HF 329 - Methode Champenoise

HF 329 - Methode Champenoise - Mthode Champenoise...

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Méthode Champenoise The “méthode champenoise”, used to make the sparkling wines of Champagne, France, is the most expensive and complicated wine making process. The procedure of perfecting champagne is very labor intensive and risky which explains why there is no inexpensive Champagne that is made using the champagne method, or “méthode champenoise”. This method is so sacred and dignified that no other sparkling wine is allowed to use the name “Champagne” unless made from the Champagne region. In fact, throughout time, France has made sure that no other region in the world may use this classification through treaties such as The Treaty of Versailles (May 6, 1919), and other laws that have been made world wide confining this name strictly to the vineyards of Champagne, France. Champagne follows steps in the primary fermentation similar to white wine; however, more care is given to the cleanliness of equipment and purity of the must and also includes a second fermentation which gives champagne most of its flavor and CO2. Other characteristics that make champagne so special are the location where the grapes are grown, the only three grapes used in the process, climate of the Champagne region, and history of how this process started. All of these factors are why Champagne is so expensive to make, sell, and why the demand for Champagne is exponentially growing. The word champagne is of Latin origin and got its name around the same time when Julius Caesar’s Roman legions arrived unexpectedly 90 miles northeast of Paris. First called a campus by Caesar’s men, the word became less elegantly known as campania and finally became Champagne. Some say that during the mid-sixteenth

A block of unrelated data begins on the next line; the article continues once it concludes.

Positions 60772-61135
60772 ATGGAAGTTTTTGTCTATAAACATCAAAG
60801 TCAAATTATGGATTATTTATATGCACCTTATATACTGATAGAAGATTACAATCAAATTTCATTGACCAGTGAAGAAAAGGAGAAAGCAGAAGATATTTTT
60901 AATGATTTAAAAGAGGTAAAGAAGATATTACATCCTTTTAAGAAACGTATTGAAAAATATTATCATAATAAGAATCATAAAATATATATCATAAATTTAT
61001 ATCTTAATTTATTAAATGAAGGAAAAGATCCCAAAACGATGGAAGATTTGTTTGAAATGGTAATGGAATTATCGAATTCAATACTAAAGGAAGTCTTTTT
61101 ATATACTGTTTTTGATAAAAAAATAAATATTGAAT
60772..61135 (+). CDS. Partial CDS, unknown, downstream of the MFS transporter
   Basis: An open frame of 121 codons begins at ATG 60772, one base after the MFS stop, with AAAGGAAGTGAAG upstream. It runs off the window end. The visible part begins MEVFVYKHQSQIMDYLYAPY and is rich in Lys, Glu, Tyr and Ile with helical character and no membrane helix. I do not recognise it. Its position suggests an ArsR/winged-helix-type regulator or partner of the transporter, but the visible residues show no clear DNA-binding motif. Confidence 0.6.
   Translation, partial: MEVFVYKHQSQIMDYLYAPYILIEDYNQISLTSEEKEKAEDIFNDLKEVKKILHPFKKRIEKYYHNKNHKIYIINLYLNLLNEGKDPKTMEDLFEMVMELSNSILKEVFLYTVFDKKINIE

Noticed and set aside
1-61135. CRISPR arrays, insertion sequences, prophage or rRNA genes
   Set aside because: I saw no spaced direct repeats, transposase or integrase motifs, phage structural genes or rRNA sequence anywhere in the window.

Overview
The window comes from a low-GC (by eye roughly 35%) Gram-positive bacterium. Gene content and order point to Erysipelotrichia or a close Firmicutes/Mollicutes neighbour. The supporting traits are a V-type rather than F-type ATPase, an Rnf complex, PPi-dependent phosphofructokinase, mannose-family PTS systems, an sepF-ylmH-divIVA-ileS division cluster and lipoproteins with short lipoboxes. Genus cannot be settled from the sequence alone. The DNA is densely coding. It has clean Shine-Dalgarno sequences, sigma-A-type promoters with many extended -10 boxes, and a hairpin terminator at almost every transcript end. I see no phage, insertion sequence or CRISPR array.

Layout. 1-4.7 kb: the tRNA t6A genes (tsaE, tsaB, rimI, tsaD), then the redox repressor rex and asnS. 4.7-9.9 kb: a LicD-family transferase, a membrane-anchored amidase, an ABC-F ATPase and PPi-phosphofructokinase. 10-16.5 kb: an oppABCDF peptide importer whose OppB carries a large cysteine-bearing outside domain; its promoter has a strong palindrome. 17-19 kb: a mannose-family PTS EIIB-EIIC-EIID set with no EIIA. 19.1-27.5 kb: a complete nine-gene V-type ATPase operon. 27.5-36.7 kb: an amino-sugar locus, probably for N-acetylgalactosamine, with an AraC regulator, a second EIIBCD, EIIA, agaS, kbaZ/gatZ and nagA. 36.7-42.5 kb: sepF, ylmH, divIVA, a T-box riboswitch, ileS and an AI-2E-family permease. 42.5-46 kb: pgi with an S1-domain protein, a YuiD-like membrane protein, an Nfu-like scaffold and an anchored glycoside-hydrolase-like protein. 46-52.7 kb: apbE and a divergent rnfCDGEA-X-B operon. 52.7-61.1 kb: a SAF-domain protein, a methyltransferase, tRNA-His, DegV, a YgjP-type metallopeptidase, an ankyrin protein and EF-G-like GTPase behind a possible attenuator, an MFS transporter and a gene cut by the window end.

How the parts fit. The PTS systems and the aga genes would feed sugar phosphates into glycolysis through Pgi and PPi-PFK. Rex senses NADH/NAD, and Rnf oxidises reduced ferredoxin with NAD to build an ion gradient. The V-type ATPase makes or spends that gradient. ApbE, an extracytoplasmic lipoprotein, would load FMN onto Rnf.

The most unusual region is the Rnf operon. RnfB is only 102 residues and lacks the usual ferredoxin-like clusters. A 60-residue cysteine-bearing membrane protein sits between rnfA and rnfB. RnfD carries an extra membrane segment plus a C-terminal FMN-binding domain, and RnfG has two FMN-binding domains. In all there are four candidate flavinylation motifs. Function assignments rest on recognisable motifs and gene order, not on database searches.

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century a blind Benedictine monk named Dom Pérignon is the person responsible for discovering the wine, champagne. He perfected the technique for its production by blending different wines to try and achieve a consistent and harmonious balance. Also, Pérignon was the first to use the bark of the cork tree as a stopper for Champagne bottles because he realized it retains the CO2 within the wine for longer periods of time. Dom Pérignon started the new technique by tasting each wine from each vineyard and knew that some wines were richer and fuller bodied while others had more finesse. Instead of drinking them separately, he decided to blend different wines together that complemented each other and provide a more balanced taste. Another innovator of this technique was a widow by the name of Clicquot. In the early 19 th century, she came up with an evolutionary way to clean the wine of its sediment without losing any CO2. She invented a wooden desk that had holes which the bottles of wine would be placed upside down in. Everyday, her cellar man would gently shake and twist each bottle until all the sediment
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HF 329 - Methode Champenoise - Mthode Champenoise...

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